• Climate change;
  • CSR theory;
  • disturbance;
  • diversity;
  • Fennoscandia;
  • functional composition;
  • herbivory;
  • productivity;
  • tundra;
  • vegetation dynamics


Aim  We test how productivity, disturbance rate, plant functional composition and species richness gradients control changes in the composition of high-latitude vegetation during recent climatic warming.

Location  Northern Fennoscandia, Europe.

Methods  We resampled tree line ecotone vegetation sites sampled 26 years earlier. To quantify compositional changes, we used generalized linear models to test relationships between compositional changes and environmental gradients.

Results  Compositional changes in species abundances are positively related to the normalized difference vegetation index (NDVI)-based estimate of productivity gradient and to geomorphological disturbance. Competitive species in fertile sites show the greatest changes in abundance, opposed to negligible changes in infertile sites. Change in species richness is negatively related to initial richness, whereas geomorphological disturbance has positive effects on change in richness. Few lowland species have moved towards higher elevations.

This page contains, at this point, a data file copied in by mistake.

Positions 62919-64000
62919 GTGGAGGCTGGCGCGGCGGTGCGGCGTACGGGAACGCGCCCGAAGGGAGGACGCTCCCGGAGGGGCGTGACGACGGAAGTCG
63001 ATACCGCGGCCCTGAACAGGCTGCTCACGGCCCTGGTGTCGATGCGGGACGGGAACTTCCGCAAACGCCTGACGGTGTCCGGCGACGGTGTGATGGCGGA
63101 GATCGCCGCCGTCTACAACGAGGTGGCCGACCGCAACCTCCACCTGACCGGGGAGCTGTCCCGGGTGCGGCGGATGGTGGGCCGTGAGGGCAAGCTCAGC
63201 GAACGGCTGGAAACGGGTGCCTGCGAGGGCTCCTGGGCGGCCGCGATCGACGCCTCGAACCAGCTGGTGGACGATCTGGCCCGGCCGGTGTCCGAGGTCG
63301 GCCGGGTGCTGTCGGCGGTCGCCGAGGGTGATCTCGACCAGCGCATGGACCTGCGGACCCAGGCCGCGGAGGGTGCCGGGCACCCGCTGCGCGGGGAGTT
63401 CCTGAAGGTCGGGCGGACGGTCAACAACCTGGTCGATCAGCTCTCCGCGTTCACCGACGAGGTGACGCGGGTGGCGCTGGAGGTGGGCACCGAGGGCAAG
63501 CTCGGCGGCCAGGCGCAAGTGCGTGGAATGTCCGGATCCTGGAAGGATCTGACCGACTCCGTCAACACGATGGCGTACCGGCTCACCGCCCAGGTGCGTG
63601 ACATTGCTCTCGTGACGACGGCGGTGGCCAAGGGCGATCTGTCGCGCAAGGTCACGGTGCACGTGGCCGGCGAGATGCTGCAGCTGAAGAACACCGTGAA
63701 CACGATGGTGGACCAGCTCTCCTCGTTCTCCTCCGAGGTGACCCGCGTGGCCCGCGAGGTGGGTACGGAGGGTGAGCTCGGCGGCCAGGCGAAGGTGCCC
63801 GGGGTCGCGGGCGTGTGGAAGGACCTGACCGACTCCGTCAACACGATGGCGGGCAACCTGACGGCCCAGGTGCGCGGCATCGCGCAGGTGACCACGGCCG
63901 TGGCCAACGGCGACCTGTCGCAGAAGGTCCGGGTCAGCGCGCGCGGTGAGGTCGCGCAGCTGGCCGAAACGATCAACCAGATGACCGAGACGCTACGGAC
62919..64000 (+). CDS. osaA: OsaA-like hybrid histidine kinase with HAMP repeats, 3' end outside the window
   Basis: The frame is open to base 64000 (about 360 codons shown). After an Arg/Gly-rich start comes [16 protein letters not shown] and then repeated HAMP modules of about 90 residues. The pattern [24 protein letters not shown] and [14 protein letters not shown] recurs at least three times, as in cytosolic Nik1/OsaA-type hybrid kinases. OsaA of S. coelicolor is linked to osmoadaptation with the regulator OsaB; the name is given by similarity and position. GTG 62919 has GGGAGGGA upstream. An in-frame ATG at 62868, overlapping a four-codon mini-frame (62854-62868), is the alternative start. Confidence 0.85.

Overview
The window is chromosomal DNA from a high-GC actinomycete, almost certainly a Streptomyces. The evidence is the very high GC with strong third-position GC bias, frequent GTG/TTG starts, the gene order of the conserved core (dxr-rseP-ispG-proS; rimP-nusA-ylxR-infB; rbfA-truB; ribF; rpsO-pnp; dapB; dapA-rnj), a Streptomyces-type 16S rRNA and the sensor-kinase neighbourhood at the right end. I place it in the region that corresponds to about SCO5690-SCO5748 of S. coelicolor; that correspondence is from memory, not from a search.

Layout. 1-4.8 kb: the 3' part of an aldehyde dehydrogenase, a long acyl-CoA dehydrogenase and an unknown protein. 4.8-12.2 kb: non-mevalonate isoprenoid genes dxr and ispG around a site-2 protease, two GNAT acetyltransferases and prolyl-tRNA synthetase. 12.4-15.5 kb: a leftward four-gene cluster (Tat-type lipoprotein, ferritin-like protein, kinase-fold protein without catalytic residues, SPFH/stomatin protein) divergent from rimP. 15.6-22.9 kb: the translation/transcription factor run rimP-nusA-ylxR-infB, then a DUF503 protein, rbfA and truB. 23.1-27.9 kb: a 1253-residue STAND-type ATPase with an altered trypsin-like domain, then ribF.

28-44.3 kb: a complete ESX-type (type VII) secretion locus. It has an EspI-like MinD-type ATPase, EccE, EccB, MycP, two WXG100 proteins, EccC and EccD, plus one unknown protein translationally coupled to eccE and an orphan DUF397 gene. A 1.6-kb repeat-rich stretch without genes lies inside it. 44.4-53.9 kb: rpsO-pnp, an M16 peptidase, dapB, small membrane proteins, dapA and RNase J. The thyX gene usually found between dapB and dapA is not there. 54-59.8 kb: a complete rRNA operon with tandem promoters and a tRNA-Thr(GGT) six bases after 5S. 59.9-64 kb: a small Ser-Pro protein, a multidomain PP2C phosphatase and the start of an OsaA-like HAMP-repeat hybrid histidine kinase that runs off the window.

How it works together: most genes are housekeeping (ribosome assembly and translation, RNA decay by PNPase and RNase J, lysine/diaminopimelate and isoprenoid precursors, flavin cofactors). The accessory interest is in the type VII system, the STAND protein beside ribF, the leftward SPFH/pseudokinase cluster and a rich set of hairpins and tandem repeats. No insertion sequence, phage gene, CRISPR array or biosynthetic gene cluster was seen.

Main conclusions  The sensitivity of vegetation to climate change depends on a complex interplay between productivity, physical and biotic disturbances, plant functional composition and richness. Our results suggest that vegetation on productive sites, such as herb-rich deciduous forests at low altitudes, is more sensitive to climate warming than alpine tundra vegetation where grazing may have strong buffering effects. Geomorphological disturbance promotes vegetation change under climatic warming, whereas high diversity has a stabilizing effect.